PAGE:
| USWorld

Larger text Larger text Smaller text Smaller text | Order Photo Reprints

Golf course owner gets death threats over 9/11 promotion

An advertisement that appeared in the Wisconsin State Journal on Monday, Sept. 9, 2013, offers nine holes of golf for $9.11 to mark the anniversary of the Sept. 11 terrorist attacks.

Email Newsletters

Sign up for one of our email newsletters.

Daily Photo Galleries

By The Associated Press
Tuesday, Sept. 10, 2013, 6:57 p.m.

MADISON, Wis. — A Wisconsin golf course owner who advertised nine holes of golf for $9.11 to mark the anniversary 9/11 apologized on Tuesday but said he would keep the club open despite a backlash that included death threats.

Tumbledown Trails Golf Course near Madison advertised the special in the Wisconsin State Journal newspaper on Monday, saying it was intended to commemorate the 12th anniversary of the attacks that killed nearly 3,000 people. The discount, which also included 18 holes of golf for $19.11, was good for the anniversary on Wednesday only.

News of the offer spread on social media and the golf course's Facebook page was overrun with negative comments. Owner and general manager Marc Watts said he received death threats and threats to burn down the family-operated public golf course. The sheriff's department sent a deputy there Tuesday, and Watts said another officer will be back on Wednesday.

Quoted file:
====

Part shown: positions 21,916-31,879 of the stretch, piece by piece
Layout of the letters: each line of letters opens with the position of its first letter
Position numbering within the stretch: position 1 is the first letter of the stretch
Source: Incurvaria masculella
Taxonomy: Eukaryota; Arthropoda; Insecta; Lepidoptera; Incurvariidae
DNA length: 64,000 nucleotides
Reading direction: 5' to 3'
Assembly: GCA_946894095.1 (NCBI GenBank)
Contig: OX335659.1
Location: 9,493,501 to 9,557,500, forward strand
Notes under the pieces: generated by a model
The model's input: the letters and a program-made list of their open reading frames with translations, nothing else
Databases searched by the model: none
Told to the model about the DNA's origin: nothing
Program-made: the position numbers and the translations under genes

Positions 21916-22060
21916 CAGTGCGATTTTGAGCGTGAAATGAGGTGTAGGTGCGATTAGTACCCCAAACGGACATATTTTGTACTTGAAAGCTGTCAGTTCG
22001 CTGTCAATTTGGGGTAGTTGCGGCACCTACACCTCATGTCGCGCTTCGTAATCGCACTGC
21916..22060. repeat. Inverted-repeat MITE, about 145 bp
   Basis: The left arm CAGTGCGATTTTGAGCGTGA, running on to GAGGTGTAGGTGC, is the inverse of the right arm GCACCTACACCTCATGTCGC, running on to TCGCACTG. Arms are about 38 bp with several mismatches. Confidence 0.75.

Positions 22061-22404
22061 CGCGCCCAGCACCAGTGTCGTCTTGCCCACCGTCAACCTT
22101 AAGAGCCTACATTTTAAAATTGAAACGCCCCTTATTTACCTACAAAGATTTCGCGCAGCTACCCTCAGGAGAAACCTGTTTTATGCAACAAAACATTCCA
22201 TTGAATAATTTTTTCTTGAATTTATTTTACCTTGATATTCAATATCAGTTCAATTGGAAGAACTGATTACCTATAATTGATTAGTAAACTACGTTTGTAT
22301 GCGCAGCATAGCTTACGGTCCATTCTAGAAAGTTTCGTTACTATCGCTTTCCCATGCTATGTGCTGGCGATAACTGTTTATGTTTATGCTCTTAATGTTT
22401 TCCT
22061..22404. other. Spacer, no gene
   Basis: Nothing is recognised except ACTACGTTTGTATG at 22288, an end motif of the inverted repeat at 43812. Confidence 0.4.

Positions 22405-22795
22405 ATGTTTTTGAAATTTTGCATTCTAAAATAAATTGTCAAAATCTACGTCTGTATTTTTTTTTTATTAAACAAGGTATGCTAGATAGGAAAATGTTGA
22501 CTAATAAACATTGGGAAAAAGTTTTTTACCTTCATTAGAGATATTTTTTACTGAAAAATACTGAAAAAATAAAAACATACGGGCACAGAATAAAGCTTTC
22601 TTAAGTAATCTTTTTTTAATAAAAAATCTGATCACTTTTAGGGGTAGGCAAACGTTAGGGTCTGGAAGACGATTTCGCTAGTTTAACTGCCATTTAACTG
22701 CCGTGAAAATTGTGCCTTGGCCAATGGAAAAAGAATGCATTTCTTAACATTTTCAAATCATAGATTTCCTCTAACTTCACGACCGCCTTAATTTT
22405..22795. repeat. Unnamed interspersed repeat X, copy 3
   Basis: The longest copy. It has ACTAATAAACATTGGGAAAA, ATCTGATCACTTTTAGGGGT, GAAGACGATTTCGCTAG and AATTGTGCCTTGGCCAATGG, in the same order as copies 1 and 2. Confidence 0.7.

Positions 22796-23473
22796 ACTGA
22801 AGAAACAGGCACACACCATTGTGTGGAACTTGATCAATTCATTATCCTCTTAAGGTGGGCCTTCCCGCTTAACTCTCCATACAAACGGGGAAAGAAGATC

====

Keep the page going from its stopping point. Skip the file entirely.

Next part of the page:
“We're a little hurt by the fact that people are putting such a negative context on this,” Watts said. “I thought people would appreciate it.”

The promotion actually began two years ago, on the 10th anniversary of the attacks, and until now was warmly received as a way to ensure people never forget the tragedy, Watts said.

This year, after the newspaper ad circulated on social media, Watts said the club's phone has been ringing off the hook.

Watts apologized on Monday night on Facebook and was personally fielding calls on Tuesday, saying there was no intention to cause offense. He considered closing the 20-year-old golf course because of safety concerns but decided to keep it open.

“We could close, but then all these people with their negative attitudes, they win,” he said. Watts, who was near tears during an interview, said he spent much of the night throwing up over the backlash.

Lee Ielpi, whose firefighter son died in the attacks, said he understands the backlash from the ad, but he also believes it's important to remember 9/11. Ielpi, speaking in a telephone interview from the 9/11 memorial site, is president and co-founder of the 9/11 Tribute Center.

“I think that any positive event is always beneficial to make sure we remember 9/11,” Ielpi said. “I don't feel slighted by this golf outing.”

Subscribe today! Click here for our subscription offers.



Show commenting policy

Most-Read Nation

  1. Chicago mayor fires police chief in wake of video release
  2. Defense chief: U.S. expanding special operations force in Iraq
  3. House majority leader predicts no government shutdown over Planned Parenthood
  4. Suspect in Colorado clinic attack Dear makes court appearance
  5. New York City’s salt warning rule to take effect at chain restaurants
  6. Police shooting of black teen cited in University of Chicago threat
  7. New Navy destroyer Zumwalt’s seaworthiness questioned before sea trials
  8. Storm dumps snow on Northern Plains
  9. ‘Homeland’ to hair: Emails peek into Hillary Clinton’s personal life
  10. EPA increases ethanol in gasoline supply for 2016
  11. Ads for Nazi-themed show pulled from NYC subways